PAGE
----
Fraser Brown chatted to about his accident during the closing stages of VOR Leg 2 22/2/06

Fraser Brown, crewman aboard the Australian VOR entry Brunel, was seriously injured on the approach to Melbourne on the second leg of the Volvo Ocean Race from Cape Town to Melbourne. Brown, now recovering from the accident chatted to about what happened…

“Seven days before finishing in Melbourne which was about three days before Eclipse island, around 43 south we were lifted (wind swinging aft on us by about 40 deg) into a head sea. At the time of the accident myself and the bowman were dragging the fractional spin forward onto the bow to do a sail change because of the lifting pressure, the others were being woken up to come and help with the sail change.

“I was dragging the sail forward with my back to the bow we went over quite a big swell which surprised us on the bow, then the boat very quickly went over a second swell this time the boat went up so quick I got air borne. I new the inner forestay was just behind me so I tried to grab it with my left hand to get some attachment back to the boat. As the boat was going back down I found the inner forestay but missed the stay slightly and my arm went between the inner forestay and the luff of the sail, (the sail is hanked onto the inner forestay so there’s a gap between the stay and the luff of the sail).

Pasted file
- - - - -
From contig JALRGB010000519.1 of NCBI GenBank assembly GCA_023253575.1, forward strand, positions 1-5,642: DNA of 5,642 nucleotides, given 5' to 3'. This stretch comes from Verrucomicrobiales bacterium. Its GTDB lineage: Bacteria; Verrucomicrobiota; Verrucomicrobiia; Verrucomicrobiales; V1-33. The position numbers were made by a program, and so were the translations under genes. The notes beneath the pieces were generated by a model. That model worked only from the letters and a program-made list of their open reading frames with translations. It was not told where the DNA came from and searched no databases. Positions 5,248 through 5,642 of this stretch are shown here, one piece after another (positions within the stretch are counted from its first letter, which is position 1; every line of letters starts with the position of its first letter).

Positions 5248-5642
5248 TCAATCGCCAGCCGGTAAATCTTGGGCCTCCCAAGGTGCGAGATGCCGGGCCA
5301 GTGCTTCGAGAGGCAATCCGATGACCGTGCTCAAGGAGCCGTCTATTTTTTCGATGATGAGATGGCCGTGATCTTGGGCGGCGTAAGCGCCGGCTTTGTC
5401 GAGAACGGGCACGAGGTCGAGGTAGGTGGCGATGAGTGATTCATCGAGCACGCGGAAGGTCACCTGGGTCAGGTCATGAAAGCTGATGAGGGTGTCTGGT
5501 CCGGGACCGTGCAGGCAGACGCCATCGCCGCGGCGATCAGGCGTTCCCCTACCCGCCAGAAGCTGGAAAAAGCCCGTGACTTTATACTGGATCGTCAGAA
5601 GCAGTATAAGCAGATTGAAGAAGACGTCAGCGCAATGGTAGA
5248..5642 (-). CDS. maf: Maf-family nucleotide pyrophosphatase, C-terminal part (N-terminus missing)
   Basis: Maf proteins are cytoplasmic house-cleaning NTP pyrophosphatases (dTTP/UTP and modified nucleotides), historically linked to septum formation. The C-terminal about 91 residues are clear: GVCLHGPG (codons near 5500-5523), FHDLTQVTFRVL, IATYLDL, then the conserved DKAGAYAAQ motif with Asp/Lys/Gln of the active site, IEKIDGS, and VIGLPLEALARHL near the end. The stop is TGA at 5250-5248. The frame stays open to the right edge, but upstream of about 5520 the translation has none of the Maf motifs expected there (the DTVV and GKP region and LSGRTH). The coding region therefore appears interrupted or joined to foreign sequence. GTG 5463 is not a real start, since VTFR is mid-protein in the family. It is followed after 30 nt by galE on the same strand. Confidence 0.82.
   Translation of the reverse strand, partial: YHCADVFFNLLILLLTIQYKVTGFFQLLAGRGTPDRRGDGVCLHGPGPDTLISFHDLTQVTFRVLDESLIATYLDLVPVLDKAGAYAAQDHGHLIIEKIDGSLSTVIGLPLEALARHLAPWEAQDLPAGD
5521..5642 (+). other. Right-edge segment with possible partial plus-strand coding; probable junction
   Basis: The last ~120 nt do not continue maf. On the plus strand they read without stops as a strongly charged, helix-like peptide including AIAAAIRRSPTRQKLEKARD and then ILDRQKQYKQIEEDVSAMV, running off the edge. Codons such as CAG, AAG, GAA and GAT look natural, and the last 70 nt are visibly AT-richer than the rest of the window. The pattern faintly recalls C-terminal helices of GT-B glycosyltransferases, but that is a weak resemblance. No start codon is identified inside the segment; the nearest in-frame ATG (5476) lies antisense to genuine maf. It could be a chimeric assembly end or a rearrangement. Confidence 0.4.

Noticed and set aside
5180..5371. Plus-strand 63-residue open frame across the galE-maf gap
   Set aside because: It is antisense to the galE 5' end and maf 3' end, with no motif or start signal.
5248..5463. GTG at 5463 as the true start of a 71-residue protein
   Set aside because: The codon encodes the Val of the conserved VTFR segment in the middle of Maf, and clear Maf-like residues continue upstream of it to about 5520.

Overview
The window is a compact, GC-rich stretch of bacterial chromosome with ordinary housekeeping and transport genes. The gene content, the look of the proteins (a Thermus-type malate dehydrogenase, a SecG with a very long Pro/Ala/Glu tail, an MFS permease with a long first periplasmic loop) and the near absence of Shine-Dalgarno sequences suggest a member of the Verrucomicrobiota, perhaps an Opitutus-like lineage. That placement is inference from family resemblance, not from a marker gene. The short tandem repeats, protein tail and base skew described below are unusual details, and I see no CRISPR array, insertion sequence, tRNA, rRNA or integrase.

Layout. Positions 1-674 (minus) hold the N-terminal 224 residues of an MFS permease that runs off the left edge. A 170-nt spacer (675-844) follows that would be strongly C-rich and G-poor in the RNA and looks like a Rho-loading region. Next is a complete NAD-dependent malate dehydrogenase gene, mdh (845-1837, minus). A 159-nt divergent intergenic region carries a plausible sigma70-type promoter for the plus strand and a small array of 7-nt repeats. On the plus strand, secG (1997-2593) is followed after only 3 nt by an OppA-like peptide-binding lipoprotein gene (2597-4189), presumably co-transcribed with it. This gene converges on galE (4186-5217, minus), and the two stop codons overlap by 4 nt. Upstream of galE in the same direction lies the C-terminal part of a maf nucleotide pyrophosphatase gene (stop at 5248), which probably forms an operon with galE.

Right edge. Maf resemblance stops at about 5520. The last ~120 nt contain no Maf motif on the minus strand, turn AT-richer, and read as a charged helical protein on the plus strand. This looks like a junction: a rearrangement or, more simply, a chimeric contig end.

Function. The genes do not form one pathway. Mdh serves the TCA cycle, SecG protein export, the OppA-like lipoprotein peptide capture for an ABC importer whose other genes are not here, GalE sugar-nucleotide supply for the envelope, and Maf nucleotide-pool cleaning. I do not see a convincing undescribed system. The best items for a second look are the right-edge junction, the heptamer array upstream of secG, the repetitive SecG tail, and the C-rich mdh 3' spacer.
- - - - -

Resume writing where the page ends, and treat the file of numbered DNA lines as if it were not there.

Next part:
“When the boat hit the water again I remember looking at my arm and getting that feeling that it wasn’t part of my body anymore. I went completely numb for two or three seconds. My elbow looked like it was in a position it could never normally get too.

“I pulled my arm out in some serious pain and all I could do was lay my arm on my chest, the guys dragged me off the foredeck like you would to a sail and bundled me down below.

“Initially I thought I had broken my arm but that is probably just a natural feeling to the amount of pain. I did move my fingers straight after which I was able to do so I figured it probably wasn’t broken. Then I thought I had dislocated my shoulder or my elbow, it was really hard to work out which one was worse as they were both really painful, it was difficult to diagnose.

“I put a cold bandage on my arm to give it some compression expecting bruising, took some pain killers and hit the rack for about eight hours. I couldn’t stay in the rack any longer so got up and tried to do some more treatment but getting around the boat was extremely difficult. I kept it in a sling for around 48 hours. Sailing and being on the boat was difficult trying to pull sails around with one arm or grinding with one arm. The boats are so physical all I could really do is ease a runner or a sheet when gybing.

“Once in Melbourne I saw Timo Malinen the race doctor who referred me to a shoulder specialist at the Olympic park in Melbourne, he referred me to the hospital for a MRI scan on my shoulder and x-rays on my elbow. The result of this was a compressed fracture in my ball and socket joint.

“The doc in Melbourne said: ‘You either have an operation or you rest for six weeks taking it easy to let the tendon get strong again and then work on getting full movement back in your shoulder.’ The doc decided that an operation wasn’t what he wanted to do so he told me that I had three to four months minimum of rehabilitation.”

Brown has now resigned himself to a long period of rest and has come to terms with the fact that there’ll be no more Volvo Ocean Racing until his shoulder is working 100 per cent again.